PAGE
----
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AIMS AND OBJECTIVES
By the end of the lesson you should :-
Be able to understand the difference between
the terms `crime' and `deviance'.
Be able to discuss the function/s of crime in
society
Have an understanding and be able to explain
the terms `labelling' and `stereotyping' and
their association with crime and deviance in
sociology.
Be able to review and discuss the effects of
media amplification with regard to crime
reporting.…read more

Slide 3

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CRIME AND DEVIANCE
Welcome to the `whistle stop tour' of Crime and
Deviance!
The A2 Sociology module covers the following areas:-
- Theories on Crime and Deviance
- Social distribution of crime
- Globalisation and crime
- Green Crime and State Crime
- Mass Media and crime
- Crime control, prevention and
punishment
- The role of the Criminal Justice System (brief)
- The Sociology of suicide
- Crime and research methods…read more

Slide 4

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WHAT IS CRIME ?
WHAT IS DEVIANCE?
Crime is behaviour that breaks the formal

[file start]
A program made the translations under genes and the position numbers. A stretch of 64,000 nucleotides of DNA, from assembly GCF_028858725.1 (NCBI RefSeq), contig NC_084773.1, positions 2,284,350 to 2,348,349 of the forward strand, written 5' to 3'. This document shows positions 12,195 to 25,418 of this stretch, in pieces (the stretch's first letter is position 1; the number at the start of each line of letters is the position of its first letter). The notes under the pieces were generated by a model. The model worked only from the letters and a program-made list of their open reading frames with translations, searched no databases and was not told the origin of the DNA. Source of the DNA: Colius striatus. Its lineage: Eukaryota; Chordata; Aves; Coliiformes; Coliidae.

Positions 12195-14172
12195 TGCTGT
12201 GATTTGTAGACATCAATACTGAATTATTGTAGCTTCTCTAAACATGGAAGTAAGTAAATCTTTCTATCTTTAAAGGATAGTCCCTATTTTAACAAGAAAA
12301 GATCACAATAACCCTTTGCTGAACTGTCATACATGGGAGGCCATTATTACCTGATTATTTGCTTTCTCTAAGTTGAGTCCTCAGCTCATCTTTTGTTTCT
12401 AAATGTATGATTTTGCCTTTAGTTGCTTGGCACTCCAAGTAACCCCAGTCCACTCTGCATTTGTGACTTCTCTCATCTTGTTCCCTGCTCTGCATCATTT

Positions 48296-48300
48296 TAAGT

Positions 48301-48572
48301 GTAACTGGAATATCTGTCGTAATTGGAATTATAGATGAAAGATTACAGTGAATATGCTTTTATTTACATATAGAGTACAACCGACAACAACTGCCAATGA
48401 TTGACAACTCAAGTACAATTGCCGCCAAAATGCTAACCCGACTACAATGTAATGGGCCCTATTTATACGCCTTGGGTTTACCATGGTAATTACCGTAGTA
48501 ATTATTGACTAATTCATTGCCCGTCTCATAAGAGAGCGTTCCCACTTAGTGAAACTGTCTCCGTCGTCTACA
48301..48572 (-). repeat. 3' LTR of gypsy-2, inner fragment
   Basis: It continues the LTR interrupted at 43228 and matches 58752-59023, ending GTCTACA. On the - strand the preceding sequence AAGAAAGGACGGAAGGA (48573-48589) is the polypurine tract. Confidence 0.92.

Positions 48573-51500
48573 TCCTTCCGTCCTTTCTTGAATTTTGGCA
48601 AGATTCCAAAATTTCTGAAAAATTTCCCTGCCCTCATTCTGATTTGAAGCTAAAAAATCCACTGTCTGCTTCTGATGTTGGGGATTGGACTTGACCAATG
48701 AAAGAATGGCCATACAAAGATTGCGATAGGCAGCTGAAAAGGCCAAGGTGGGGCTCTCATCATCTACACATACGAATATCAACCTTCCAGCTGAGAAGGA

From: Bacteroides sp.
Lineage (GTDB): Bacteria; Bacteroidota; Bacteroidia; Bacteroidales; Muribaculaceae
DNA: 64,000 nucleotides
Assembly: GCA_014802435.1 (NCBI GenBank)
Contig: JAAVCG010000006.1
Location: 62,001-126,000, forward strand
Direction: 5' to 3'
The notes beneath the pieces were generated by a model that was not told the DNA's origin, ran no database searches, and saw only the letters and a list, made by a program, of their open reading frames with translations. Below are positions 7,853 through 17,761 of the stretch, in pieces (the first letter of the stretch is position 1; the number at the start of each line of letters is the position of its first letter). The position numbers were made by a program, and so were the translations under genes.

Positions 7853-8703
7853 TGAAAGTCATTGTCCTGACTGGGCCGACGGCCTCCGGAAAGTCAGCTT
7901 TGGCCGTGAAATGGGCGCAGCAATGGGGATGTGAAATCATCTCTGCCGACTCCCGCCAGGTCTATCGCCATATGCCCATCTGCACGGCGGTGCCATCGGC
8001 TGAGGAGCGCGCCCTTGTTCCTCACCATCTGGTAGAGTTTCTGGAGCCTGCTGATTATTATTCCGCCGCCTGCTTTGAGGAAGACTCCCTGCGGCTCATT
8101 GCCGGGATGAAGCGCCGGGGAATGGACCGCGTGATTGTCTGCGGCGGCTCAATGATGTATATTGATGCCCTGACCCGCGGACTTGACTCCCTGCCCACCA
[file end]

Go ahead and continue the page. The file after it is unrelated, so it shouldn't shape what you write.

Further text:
written laws of society (formal deviancy)
Deviance is behaviour that goes against the
norms of society (informal deviancy)
A `norm' is a very common pattern of
behaviour in society ­ an approved way of
behaving
`Crimes are those actions deemed so
disturbing to citizens or disruptive to society
as to justify state intervention' (Pease, 2002)
Paired Activity…read more

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CRIME AND DEVIANCE
Emile Durkheim (1938) (French Sociologist)
Crime is :-
1. Inevitable ­ crime will always exist
2. Universal ­ exists in every society
3. Relative ­ what is seen as criminal behaviour
varies from society to society and over time
4. Functional ­ a limited amount of crime and
deviance can actually benefit a society as the
experience of crime strengthens bonds between
people
DVD ­ Functions of crime…read more

Slide 6

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WHAT DO SOCIOLOGISTS THINK?
Sociologists consider `crime and deviance' to be a
social construct.
What is this?
Something that is defined by society and that changes
according to time and place, e.g. Crime stats
So, WHO are the criminals?
What is a CRIMINOLOGIST?
SOME Criminologists accept that official crime
statistics compiled from court and police records,
which show that most criminals are young, working-
class males.
However, if you were to visit a typical prison in the
UK you would find these individuals would be the
`typical' prisoners.
There would also be a disproportionate number of
Afro-Caribbean prisoners.…read more

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